DD-001 is a rare 3.5 floppy disk drive for C64, manufactured by UK company TIB PLC in 1991. It is connected via cartridge to the expansion port. The cartridge includes several common components, eprom and a floppy driver, the drive is built in an external case.
I’m a happy owner of this floppy drive, which is highly incompatible with all traditional (or less traditional, like IDE64) C64 drives. I’ve made a clone of DD-001, but I didn’t do a deep analysis, I just redrew the device and here are my notes, drawings and other files.
The cartridge and floppy drive
I have redrawn the PCB in Eagle. It is very similar to the original board. Originally, it included eprom 2764 which was replaced by flashrom (up to 29040) and a jumper JP1 for ROM files switching was added on (see below). The capacitor C4 isn’t even assembled on the original board and needn’t be installed.
Originally, DD-001 used a 3.5 DD drive with PC pinout and address DS0 but can be replaced by an ordinary internal PC HD floppy drive. They are usually addressed as DS1 (and there might be a problem changing this setting), therefore the DS0 and DS1 pins between the floppy driver and connector were swapped on my board. The cable between the cartridge and floppy drive is a usual uncrossed floppy cable with IDC connectors.
Power supply for the floppy drive in my original DD-001 is connected to the expansion port via unused wires in the data cable. It can cause overload of the original C64 power supply or blinking of the C64 screen (because of the voltage drop). I removed this supply from the cartridge and an external power supply for my cloned drive is required.
The original DD-001 and both of my clones, with several floppy drives, make a strange sound -knocking when they are idle. It's a feature of this device...
Software and documentation
The ROM file in my original drive is probably version 1.0. This ROM doesn’t support the SAVE command (returns the “file not found” error) and the tools from the bootdisk (my version is 1.1) aren’t working, either (because commands JSR $8xxx jump to different addresses). Fortunately, the ROM file version 1.1 is available, which includes the correct SAVE command and works with the bootdisk. The JP1 jumper enables the switching between ROMs 1.0 and 1.1 (but I don’t recommend to use version 1.0).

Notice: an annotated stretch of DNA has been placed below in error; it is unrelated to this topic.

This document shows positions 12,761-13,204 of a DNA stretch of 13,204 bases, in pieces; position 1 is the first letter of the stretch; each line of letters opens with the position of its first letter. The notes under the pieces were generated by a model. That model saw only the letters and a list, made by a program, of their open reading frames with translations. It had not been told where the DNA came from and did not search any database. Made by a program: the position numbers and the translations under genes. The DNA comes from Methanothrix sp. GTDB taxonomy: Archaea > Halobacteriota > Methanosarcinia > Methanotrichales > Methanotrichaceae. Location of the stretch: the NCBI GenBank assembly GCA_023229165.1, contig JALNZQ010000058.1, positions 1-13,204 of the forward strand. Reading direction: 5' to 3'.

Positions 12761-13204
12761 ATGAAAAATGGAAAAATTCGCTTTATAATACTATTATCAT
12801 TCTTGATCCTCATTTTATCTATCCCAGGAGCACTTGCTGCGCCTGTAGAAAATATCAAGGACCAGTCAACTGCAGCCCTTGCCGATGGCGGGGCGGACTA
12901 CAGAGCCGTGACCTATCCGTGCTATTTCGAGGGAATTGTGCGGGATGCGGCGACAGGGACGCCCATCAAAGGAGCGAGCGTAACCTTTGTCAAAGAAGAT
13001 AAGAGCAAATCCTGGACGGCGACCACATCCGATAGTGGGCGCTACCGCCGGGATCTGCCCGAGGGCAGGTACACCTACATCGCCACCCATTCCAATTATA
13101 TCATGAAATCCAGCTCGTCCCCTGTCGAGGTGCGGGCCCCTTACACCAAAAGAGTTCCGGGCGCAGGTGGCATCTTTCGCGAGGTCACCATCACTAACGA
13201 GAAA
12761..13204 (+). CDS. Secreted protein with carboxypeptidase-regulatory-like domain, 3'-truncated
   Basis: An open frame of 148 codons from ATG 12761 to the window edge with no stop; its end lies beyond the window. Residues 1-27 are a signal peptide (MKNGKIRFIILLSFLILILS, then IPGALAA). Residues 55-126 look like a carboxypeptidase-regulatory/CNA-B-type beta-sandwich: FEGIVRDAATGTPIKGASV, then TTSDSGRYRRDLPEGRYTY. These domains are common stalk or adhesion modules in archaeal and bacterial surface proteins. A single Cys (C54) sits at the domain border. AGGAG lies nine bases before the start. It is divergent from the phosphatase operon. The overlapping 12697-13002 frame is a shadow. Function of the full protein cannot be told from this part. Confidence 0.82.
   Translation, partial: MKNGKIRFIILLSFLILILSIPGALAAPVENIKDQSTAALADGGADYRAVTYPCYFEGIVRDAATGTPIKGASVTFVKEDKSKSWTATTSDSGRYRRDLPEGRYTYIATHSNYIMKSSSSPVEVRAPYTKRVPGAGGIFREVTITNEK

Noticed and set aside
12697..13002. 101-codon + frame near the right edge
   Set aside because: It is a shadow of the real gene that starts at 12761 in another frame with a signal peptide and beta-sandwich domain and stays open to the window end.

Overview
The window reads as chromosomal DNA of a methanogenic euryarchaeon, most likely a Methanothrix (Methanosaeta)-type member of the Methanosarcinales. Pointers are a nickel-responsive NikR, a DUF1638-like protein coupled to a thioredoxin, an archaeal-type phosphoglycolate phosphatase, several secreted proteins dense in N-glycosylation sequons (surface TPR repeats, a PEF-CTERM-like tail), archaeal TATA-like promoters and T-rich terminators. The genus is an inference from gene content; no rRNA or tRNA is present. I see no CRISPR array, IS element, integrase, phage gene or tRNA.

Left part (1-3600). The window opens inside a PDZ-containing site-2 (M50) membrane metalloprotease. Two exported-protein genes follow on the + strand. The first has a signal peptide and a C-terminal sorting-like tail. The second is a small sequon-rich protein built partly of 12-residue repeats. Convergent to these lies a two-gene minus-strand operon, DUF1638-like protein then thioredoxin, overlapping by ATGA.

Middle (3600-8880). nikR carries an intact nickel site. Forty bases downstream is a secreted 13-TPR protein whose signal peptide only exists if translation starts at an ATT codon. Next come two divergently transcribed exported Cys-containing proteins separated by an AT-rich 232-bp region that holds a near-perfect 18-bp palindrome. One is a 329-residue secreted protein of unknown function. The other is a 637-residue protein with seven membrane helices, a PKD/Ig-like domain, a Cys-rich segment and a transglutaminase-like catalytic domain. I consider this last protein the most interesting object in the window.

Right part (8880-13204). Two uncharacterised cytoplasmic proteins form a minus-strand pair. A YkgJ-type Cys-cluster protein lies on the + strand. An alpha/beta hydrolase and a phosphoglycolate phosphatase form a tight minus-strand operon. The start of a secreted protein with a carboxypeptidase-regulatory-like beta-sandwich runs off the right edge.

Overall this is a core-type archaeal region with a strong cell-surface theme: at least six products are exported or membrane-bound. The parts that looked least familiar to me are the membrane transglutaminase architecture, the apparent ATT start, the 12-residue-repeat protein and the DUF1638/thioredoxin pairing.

There is not a lot of documentation or software available for DD-001. I’ve made an image of the bootdisk and coded two small tools:
This tool restores the bootdisk from the image to a real floppy disk. Just copy the bootdisk image “dd001boot.img” and tool “dd001bootwr.prg“ in the same directory on SD2IEC (or disk in 1581), run the tool and insert an empty disk into DD-001.
This tool creates a disk-image from DD-001. Just copy the tool “dd001dump.prg“ to SD2IEC and run. The floppy disk in DD-001 will be read track-by-track and saved with fixed filename “dd001dump.img“.
These tools take some time to work, but Jiffydos can speed up the process. Caution – commands LOAD and SAVE “FILENAME”,9 from DD-001 ROM file are in collision with Jiffy. You can use Jiffy for copying disk-image, but you have to switch off before using DD-001 in Basic. Original tools (and therefore neither my tools) don't catch the "disk not present" error (I couldn't find this "exception handling").
The floppy disk contains 80 double-sided tracks, one track contains 9 sectors, one sector contains 512 Bytes.
2 (sides) * 80 (tracks) * 9 (sectors) * 512 (Bytes) = 737280 (Bytes) / 1024 = 720kB (whole image).
The DD-001 uses FAT and should be compatible with DOS floppy disks, but implementation of this file system includes some bugs.
I have scanned the warranty card and instructions for bootdisk games + I have downloaded DD-001 operation guide and a few articles from old C64 mags.
I would like to thank Steve Gray for the ROM file v1.1 and Jan Pedersen for the Operation guide.
Download files here.